Hossein Derakhshan at PostGlobal

Hossein Derakhshan

Canada/Iran

Iranian-born Hossein "Hoder" Derakhshan is a blogger, journalist, and internet activist. Since 2001, he has been based out of Toronto, Canada, running his award-winning weblog, Editor: Myself, which has been among the most influential blogs in the Persian language. Close.

Hossein Derakhshan

Canada/Iran

Iranian-born Hossein "Hoder" Derakhshan is a blogger, journalist, and internet activist. more »

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Iran has no policy of blocking English news websites

Tehran, Iran - The Guardian's story on the new wave of censorship was an example of unfair and partial journalism, despite a usually great job that Robert Tait does for the paper in reporting on the nuances of the system in Iran.

First I have to say that the blocking of those websites are removed now. I asked a few friends in Tehran to check nytimes.com, amazon.com, youtube.com, wikipedia.com and even the Israeli newspaper, Haaretz.com. They were using various ISPs such as ParsOnline and Datak and they confirmed on Tuesday (today) that all these websites are accessible.

To be on the safe side, I asked them to check my own blog at hoder.com and also flickr.com which has been filtered for quite a long time. Both were inaccessible -- or filtered.

So obviously Mr. Tait has rushed into reporting on something which easily could have been a mistake or a software glitch. We know that due to the US embargo and other issues, Iran has been forced to develop its own filtering software and these applications have had problems.

There has been reports on them slowing them the system so much it made the whole access impossible. Or previously there have incidents when, similar to the recent problem, many websites were automatically and unintentionally blocked. For instance, PersianBlog and blogger have repeatedly been blocked and unblocked.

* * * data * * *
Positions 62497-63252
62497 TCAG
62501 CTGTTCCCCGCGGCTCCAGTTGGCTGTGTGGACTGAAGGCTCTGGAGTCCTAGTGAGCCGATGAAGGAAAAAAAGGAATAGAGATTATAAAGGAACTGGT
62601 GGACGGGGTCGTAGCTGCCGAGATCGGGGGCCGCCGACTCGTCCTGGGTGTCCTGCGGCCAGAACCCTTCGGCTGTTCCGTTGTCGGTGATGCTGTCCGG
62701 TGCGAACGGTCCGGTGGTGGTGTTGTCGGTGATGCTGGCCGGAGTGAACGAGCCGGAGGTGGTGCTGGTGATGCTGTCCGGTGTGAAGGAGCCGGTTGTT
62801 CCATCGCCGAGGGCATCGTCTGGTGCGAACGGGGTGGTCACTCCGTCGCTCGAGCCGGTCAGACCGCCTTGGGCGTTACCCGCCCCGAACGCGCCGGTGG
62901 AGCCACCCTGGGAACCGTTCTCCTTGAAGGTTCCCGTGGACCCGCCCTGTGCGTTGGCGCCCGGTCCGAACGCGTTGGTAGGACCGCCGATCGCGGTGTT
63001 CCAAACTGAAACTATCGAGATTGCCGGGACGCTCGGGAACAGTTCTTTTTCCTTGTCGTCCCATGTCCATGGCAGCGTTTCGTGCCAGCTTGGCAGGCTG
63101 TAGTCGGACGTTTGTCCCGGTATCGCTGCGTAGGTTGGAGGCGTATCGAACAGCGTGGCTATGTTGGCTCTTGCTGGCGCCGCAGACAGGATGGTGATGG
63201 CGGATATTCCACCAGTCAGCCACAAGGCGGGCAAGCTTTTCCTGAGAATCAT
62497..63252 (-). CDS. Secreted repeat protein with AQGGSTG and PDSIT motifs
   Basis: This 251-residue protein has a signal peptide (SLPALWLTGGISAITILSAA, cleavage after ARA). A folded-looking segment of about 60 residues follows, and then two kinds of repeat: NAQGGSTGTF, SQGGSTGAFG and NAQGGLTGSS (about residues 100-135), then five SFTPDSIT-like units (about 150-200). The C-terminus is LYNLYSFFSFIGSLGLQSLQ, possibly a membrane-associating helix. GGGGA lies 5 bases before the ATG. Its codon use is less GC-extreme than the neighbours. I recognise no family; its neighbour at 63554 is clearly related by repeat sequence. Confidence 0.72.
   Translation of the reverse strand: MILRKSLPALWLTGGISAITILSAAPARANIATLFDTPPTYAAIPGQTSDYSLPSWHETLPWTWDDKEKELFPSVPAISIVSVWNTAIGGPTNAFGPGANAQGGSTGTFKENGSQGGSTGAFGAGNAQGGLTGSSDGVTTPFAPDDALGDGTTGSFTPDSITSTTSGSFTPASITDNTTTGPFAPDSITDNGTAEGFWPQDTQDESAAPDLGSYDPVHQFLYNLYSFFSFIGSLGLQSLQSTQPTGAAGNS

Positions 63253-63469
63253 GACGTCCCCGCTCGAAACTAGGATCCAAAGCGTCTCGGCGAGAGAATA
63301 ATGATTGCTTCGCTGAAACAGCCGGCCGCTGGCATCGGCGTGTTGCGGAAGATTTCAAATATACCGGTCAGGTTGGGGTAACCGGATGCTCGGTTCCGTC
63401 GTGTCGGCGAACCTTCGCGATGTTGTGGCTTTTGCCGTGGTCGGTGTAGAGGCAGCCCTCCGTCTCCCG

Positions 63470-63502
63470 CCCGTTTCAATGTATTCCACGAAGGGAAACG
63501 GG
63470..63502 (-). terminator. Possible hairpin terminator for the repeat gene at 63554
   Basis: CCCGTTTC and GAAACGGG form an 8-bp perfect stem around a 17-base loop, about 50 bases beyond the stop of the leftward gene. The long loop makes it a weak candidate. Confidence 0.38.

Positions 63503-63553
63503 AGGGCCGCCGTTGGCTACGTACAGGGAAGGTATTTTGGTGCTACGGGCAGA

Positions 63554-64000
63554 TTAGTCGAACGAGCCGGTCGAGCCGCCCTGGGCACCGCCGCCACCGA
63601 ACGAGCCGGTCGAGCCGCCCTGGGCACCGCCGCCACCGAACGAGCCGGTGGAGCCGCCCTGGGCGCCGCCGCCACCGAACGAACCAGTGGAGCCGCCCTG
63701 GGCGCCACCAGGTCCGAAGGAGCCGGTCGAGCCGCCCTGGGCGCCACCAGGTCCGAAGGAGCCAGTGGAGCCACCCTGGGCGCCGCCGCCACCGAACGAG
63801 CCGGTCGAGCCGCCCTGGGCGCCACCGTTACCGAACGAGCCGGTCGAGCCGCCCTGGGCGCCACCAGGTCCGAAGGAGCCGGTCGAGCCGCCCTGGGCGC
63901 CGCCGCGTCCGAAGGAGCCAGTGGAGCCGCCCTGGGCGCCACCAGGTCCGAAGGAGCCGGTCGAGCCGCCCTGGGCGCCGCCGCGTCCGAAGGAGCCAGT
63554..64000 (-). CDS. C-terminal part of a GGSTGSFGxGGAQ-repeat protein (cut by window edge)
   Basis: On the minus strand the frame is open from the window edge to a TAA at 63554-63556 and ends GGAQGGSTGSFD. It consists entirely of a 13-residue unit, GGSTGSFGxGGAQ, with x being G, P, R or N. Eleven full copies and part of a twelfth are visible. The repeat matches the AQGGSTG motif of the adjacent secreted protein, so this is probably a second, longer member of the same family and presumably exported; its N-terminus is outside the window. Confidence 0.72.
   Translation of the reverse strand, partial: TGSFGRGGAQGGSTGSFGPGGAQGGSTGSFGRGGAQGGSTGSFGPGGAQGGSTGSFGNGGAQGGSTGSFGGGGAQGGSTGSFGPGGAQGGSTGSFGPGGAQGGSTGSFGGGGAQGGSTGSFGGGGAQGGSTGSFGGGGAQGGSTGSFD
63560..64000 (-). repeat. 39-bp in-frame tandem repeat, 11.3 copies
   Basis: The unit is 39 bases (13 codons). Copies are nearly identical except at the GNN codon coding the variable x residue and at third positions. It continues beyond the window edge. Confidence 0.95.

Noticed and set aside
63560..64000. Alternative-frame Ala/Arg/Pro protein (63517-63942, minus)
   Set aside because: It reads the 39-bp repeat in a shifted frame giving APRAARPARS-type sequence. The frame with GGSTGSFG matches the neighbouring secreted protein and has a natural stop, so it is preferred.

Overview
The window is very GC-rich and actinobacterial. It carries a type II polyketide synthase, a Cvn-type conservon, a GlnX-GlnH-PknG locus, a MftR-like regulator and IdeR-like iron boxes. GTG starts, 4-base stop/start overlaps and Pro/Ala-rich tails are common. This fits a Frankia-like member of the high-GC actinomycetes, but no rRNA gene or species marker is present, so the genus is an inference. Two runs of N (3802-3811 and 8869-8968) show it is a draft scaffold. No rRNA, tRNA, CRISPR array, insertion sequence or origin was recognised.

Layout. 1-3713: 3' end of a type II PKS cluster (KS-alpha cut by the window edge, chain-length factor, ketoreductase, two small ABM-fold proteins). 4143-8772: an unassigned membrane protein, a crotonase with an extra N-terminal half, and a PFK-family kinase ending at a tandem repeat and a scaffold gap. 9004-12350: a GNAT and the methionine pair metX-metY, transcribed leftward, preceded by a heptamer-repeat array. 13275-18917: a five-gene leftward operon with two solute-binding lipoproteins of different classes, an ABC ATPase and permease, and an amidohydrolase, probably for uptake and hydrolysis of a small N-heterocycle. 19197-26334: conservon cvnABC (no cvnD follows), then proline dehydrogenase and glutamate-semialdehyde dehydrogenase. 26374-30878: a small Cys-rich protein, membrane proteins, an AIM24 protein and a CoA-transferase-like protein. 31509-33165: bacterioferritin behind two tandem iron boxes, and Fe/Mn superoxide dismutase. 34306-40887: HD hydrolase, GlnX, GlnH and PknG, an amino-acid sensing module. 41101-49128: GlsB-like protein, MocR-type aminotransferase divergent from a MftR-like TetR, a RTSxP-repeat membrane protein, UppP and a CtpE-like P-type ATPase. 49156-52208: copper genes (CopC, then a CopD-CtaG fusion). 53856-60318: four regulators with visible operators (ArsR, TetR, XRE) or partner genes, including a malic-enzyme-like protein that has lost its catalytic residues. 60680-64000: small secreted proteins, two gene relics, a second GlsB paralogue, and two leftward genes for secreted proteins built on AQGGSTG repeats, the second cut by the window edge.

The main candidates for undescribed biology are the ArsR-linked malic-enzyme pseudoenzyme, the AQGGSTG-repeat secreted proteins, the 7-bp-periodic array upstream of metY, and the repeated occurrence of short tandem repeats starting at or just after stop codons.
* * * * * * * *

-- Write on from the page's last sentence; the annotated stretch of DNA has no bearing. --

So the Guardian should have not rushed into conclusion that this incident shows a policy shift in line with Ahmadinejad's presumed policy of rejecting anything Western. Because that is not really the case. He's been quite pragmatic in a lot of areas. He and his culture minister have previously embraced the blogging phenomenon as something as positive as capable of fulfilling the early promises of the Islamic revolution.

There also has never been a policy to block non-English sources of information on the Internet. So for example, none of the English versions of Israeli newspapers are blocked, where as Radio Israel in Persian is blocked. Or when they filtered BBC Persian a few months ago, they didn't do anything to the English website.

The reason obviously is that the number of people who can read English is so small that the government can easily afford letting them accessible. Because their impact on the public debate is next to zero.

Now, why would a government want to suddenly change such a consistent information policy for no specific reason, while we know that the committee that decided about filtering has a very centralised structure and it's much more predictable and coherent compared to the arbitrary and decentralised structure of the judiciary and its treatment of the pres.

The Guardian is totally unfair to ignoring all these important aspects and rushing into turning a very likely unintended incident into an evidence of a change in a long-established policy.

It's also quite partial in that it doesn't even mention the possibility of a technical problem that has precedent. Mr. Tait cold have talked to an expert and include a quote on this angle just to be on the safe side.

Now, it's interesting that some organizations and publications, such as Reporters Without Borders and Wall Street Journal have not even waited for the story to be confirmed by other credible sources, either from Iran such as IRNA or ISNA or from outside like AP, Reuters or AFP, and then start making their repeated and politically motivated attacks against a sovereign, semi-democratic, popular and independent state such as the Islamic Republic of Iran.

I'll write more about why I've lost my trust in RSF and why, I believe, it has lost its credibility as an impartial watchdog.

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